In northern Marjah on Monday, an armoured column came under fire from at least three sniper teams, AP news agency reported.

HIMARS ROCKET SYSTEM
Himars rocket system
US artillery rocket system developed by Lockheed Martin
Carries six rockets on mobile launcher. Range can exceed 45km (28 miles)
Alternative payload is one long-range ATMS guided missile
Uses include targeting artillery, air defences, light armour and in infantry support
Able to launch and move quickly before retaliatory strike
Prototypes used during Operation Iraqi Freedom. Entered full US service in 2005

Reuters quoted US Marines as saying they had twice unsuccessfully tried to clear one bazaar area in Marjah of enemy positions.

Despite the setbacks, Nato and Afghan commanders insist they now have enough troops to hold the ground taken and will soon be bringing in hundreds of newly trained police to re-establish Afghan government control.

Operation Moshtarak, meaning "together" in the Dari language, is the biggest coalition attack since the Taliban fell in 2001.

The operation is also considered the first big test of US President Barack Obama's new "surge" strategy for Afghanistan.

Nato has stressed that the safety of civilians in the areas targeted is their highest priority.

However, on Sunday two rockets fired from the High Mobility Artillery Rocket System (Himars) in the Marjah area hit a building and killed 12 Afghan civilians.

In the second incident on Monday, Nato said the five Afghan civilians killed were mistakenly believed to be insurgents planting explosives on a road in the Zhari district of Kandahar province.

Gen McChrystal immediately suspended all use of the Himars rocket system and Afghan President Hamid Karzai ordered an investigation.

However, on Monday a senior Nato official told the BBC the rockets were not off target as initially reported.

The building was targeted as coalition forces were receiving fire from it, the official said, but they did not realise there were civilians inside. Two insurgents along with the 12 civilians were killed, the official said.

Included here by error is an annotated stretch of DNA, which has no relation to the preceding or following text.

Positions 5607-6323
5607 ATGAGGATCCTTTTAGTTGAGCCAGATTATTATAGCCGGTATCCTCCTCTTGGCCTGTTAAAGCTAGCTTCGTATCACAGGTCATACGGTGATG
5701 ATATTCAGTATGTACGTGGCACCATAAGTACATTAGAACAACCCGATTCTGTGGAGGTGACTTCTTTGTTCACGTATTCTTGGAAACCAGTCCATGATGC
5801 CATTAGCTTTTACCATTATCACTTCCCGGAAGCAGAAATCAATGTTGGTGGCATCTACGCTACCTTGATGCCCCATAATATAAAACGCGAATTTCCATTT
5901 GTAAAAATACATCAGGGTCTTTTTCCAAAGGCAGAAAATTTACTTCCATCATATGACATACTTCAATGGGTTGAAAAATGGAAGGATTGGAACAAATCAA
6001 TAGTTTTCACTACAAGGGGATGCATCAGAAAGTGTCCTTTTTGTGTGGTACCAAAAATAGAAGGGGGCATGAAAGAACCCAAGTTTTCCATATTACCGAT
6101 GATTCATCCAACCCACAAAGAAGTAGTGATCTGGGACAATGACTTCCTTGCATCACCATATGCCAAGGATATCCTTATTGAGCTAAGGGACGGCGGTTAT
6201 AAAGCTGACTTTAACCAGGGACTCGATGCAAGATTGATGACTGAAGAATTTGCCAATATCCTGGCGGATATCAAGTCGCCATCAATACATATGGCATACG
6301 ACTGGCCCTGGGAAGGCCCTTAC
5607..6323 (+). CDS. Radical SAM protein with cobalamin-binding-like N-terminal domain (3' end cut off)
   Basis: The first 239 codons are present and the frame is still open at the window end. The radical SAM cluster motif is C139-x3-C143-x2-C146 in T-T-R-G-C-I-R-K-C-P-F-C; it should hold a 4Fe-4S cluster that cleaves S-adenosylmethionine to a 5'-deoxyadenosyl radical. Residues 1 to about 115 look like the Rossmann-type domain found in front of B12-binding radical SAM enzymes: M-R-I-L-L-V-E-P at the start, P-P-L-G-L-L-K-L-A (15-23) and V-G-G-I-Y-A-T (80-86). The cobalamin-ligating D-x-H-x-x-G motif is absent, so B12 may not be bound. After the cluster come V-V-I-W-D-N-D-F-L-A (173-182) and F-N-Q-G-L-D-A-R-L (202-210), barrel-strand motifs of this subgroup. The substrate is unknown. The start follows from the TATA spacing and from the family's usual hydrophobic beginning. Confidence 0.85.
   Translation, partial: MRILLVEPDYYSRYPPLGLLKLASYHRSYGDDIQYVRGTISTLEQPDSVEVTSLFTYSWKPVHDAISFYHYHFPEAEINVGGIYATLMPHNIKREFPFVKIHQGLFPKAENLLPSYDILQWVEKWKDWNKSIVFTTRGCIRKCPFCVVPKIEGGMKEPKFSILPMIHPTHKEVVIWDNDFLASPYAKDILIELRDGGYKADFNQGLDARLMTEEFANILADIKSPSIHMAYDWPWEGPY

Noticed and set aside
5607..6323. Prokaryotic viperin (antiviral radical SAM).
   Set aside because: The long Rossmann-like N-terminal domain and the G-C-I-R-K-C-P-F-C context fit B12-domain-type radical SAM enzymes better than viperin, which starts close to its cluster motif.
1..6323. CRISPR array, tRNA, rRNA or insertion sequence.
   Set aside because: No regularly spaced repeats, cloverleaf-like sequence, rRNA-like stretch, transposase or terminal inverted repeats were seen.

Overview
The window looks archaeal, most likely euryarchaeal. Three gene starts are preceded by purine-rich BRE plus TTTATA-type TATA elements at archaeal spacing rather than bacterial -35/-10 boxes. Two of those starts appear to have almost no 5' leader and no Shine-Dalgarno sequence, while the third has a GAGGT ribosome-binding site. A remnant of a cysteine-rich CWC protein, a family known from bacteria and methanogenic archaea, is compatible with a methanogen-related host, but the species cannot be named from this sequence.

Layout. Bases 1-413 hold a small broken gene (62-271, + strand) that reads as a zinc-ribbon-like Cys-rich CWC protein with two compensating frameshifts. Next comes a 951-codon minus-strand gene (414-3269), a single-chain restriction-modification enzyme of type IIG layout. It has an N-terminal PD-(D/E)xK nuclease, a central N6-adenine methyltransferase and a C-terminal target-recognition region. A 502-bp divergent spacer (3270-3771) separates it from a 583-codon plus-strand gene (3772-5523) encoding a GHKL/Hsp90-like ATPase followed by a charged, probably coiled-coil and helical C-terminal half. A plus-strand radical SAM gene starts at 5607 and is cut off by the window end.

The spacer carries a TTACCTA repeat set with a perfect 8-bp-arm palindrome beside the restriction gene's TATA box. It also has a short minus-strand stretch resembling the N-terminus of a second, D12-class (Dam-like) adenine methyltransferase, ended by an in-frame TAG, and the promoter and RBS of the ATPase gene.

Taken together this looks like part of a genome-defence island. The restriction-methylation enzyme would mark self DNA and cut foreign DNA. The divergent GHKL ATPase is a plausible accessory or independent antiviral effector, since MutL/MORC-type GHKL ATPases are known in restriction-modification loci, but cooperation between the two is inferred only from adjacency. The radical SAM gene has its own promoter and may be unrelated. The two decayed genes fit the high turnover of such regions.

At a news conference on Monday, Gen McChrystal said that before the operation had begun, President Karzai had stressed the importance of protecting Afghan civilians.

"This operation has been done with that in mind," he said, adding he was "exceptionally proud" of how coalition forces were performing.

Speaking at the same conference, Afghan interior minister Mohammad Hanif Atmar urged Taliban fighters to lay down their arms and take up the government's offer of reconciliation.

"There is no way you can win there, the Afghan people are determined to win," he said.

HAVE YOUR SAY
The "surge" approach drove most of the insurgents out of Iraq and there is no reason why it shouldn't work in Afghanistan
Alan Trent, London
Send us your comments

The 15,000-strong coalition force includes 4,000 US Marines, a similar number of British troops plus a large Afghan contingent. Soldiers from Canada, Denmark and Estonia are also involved.

Two Nato deaths related to Operation Moshtarak have so far been confirmed.

On Saturday, a British soldier, Lance Sergeant David Greenhalgh of 1st Battalion Grenadier Guards, died in an improvised explosive device (IED) attack, while a US soldier was killed by gunfire in Marjah.

Another British casualty was announced on Monday, although not connected to Operation Moshtarak. UK officials said the soldier from 2nd Battalion, The Duke of Lancaster's Regiment died during an night-time patrol near Musa Qaleh in Helmand on Sunday.

At least 20 Taliban fighters were killed and another 11 detained on Saturday, the Afghan army said.


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FROM OTHER NEWS SITES
Business Day Sniper fire slows down Natos offensive in Afghanistan - 13 hrs ago
Citizen.co.za Afghan offensive clearing out Taliban: military - 14 hrs ago
CHINAdaily Taliban step up attacks in Afghan town - 15 hrs ago
Times Online US advance delayed by hidden Afghan enemy - 17 hrs ago
St. Petersburg Times Russia Progress and Backlash During Operation Moshtarak - 19 hrs ago